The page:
One of the most soothing forces is unconditional love. Unconditional love is not easy to come by, though. Most human relationships come with conditions. You can be at your worst, but your canine friend will still be ecstatic to see you regardless of your grouchy mood.
Animals don’t judge and they don’t criticize. Pets don’t recognize your weaknesses, foibles, and imperfections. As long as you take care of their basic needs, they are loyal companions, always anxious to see you walk through the door.
Loneliness has become an epidemic in our society. With increased mobility, many leave their families and relocate to different areas. In addition, an increase in the use of social media and technical devices cuts into in-person contact with others. Many of us spend more time in front of a screen then we do interacting with loved ones.
With anxiety and mood disorders, the mind tends to ruminate on fears and negative thoughts. This becomes a cycle whereby the negative thoughts make somebody feel worse, and the worse they feel, the more negative thoughts their brain is generates. Being barraged constantly by negative thinking helps to keep people in an anxious or depressed state.
The responsibility of caring for another living being serves as a distraction from negative thoughts. Pets can be funny. Their goofy antics entertain us and give us a reprieve from overly focusing on negative ideas.
Sense of control
So much in our lives is out of our control, even some things we perceive we have control over. Feeling out of control of our environment and what happens in our lives is extremely anxiety-provoking.
A study in 1976 discovered that giving people a sense of control over their lives improved mood and overall outlook on life. Nursing home residents were split into two groups and given a plant for their room.
The first group was instructed to take full control over how to care for the plant. The second group was given the plant, but the staff was to care for it. Those residents were not given any say on how the plant was cared for.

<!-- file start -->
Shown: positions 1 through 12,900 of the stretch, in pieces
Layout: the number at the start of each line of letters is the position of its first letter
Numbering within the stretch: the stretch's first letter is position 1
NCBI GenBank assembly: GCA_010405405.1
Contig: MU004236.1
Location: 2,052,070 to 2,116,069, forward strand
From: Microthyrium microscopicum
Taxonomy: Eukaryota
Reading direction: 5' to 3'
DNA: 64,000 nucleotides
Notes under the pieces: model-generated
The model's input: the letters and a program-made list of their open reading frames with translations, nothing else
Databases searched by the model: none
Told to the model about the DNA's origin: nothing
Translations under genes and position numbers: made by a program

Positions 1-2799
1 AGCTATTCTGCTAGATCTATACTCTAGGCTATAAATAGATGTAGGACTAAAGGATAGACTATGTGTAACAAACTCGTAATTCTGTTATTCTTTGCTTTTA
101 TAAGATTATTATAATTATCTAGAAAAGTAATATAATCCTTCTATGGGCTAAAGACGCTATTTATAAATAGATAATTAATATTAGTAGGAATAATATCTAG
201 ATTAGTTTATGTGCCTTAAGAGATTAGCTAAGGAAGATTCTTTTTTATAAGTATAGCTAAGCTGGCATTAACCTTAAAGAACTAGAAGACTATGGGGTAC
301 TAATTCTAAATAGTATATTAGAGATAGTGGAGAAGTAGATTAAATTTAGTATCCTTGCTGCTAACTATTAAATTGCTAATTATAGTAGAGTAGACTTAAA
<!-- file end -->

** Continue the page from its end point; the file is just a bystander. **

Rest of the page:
The study results showed that the group who took responsibility for their own plants demonstrated an increased sense of self-worth and happiness.
Our pets rely on us for their very survival, which means we have to attend to most of their needs in order to ensure their well-being. The act of caring for our animals evokes our nurturing side, a tenderness that can only counter pessimism and worry.
Almost any domesticated animal can be used as an emotional support animal. The most common are emotional support dogs and cats; however, even exotic animals like snakes, birds, and rodents can be classified as an emotional support animal as long as they are certified by a mental health professional.
One downside of this increasingly popular additional to treatment of mental disorders is abuse of the practice. People have begun to have their pets designated as emotional support animals for other benefits, not out of necessity.
One unusual example was a woman who tried to board a plane with a peacock. The author in this New York Times article went so far as to call it a “scam”.
Using support animals to alleviate symptoms of emotional conditions is a great supplement to formal treatment. There are many practical benefits, as well. Caring for an animal is relatively inexpensive, especially when you compare it to the cost of weekly therapy.
Caring for another living being creates a sense of purpose. The company a pet provides helps to minimize loneliness. Focusing on the tasks related to caring for a pet is a distraction from negative thoughts.